Have a look here: Australian Films at the Box Office

What does this teach us? If anybody is herophobic, it is the Australian screenwriter, not the cinema goer.

Ironic how I was going to make a very different point about the Hero's Journey but via a little detour I have come to the same conclusion:

If Australian filmmakers want to re-connect with the Australian audience - or any audience for that matter - they better stop refusing the call of the Hero's Journey.

Sunday, October 14, 2007

Writing in Sin

Losing a wonderful actor like Heath Ledger at the age of 28 is sad. But watching his last Australian movie CANDY is saddening in more than one aspect. I'm baffled that so-called established filmmakers can get it so wrong.

My fifteen students of Saturday's workshop could have told you CANDY would never be a success. Sensational performances, strong direction and technically flawless. But: the absolute essentials for a screen story are simply not there. When will we finally get it right? Do Australian screenwriters really believe theirs is the only job in the world you can just 'do' without first learning the skill? Let's not be naive.

Look at these figures: In 1983, a report on "The State of the Australian Film Industry" by Deloitte Consulting identified that only 11 films out of over 250 had made a profit during the previous 10 years. 20 years later Variety reported that the FFC invested in 169 feature films in the previous 15 years of which only 8 had turned a profit. If I can add up, that's 19 out of more than 419. In a total of twenty-five years OVER FOUR HUNDRED MOVIES HAD LOST MONEY. I bet you're surprised so many were even made.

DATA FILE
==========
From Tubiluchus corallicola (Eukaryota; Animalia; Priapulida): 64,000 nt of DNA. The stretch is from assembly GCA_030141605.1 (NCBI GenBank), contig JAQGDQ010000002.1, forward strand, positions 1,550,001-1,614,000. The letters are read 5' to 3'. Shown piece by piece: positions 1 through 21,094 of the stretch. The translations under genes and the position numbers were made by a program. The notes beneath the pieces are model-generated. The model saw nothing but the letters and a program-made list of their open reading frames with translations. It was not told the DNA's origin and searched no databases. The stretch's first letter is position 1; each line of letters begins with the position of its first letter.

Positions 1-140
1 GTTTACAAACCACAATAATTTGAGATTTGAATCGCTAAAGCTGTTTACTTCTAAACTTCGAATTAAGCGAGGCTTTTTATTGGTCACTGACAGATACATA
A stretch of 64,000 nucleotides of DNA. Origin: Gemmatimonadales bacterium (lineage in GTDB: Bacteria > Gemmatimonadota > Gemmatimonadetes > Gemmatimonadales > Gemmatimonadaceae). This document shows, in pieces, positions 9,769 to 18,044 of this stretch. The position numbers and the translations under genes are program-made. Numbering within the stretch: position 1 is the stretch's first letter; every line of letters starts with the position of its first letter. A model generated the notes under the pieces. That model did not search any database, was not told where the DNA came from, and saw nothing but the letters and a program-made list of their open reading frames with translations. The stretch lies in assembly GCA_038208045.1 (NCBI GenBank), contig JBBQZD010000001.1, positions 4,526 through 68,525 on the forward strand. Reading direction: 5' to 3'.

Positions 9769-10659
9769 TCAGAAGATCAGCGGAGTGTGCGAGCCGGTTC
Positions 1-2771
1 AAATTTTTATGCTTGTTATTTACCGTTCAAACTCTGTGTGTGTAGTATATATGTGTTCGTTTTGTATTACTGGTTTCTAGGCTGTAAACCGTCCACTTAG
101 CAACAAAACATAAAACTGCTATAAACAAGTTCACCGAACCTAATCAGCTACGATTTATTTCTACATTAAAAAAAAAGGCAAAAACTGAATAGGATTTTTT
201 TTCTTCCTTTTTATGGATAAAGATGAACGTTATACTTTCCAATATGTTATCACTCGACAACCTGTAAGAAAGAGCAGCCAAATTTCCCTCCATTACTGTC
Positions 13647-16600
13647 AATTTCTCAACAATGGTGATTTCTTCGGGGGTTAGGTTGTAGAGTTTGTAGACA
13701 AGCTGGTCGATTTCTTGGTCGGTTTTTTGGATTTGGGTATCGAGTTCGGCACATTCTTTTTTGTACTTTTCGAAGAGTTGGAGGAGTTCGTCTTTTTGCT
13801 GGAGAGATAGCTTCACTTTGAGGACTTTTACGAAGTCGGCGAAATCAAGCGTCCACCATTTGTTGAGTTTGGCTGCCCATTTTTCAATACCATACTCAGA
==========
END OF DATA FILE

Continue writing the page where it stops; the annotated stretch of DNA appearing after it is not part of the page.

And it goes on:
In response to an earlier post on this blog, Jack Douglas identified the Seven Sins of Australian Cinema. I would love to share these with you:

"1. Weak or non-existent desire for a goal in the protagonist.

Few characters are memorable or to be cared about because they rarely want anything much.
Tthe national 'quiet achiever' or 'aw shucks' syndrome yields passive heroes and heroines.
Cate Blanchett's character in 'Little Fish' wanted to open a video shop - but did we really care?
The list of goalless protagonists in low concept pottering plots (a la December Boys) goes on and on.

2. Imitation of overseas styles and trends and often an inability to find original cinematic forms
mirroring rich local content (the legacy of a colonial culture).

Weir Schepisi et al have highly original cinematic visions - but not embracing local content since the 80's. Interestingly two ex-Dutchmen (Cox, de Heer) have been our most innovative directors in recent years. They are not fettered by the neocolonial cultural cringe.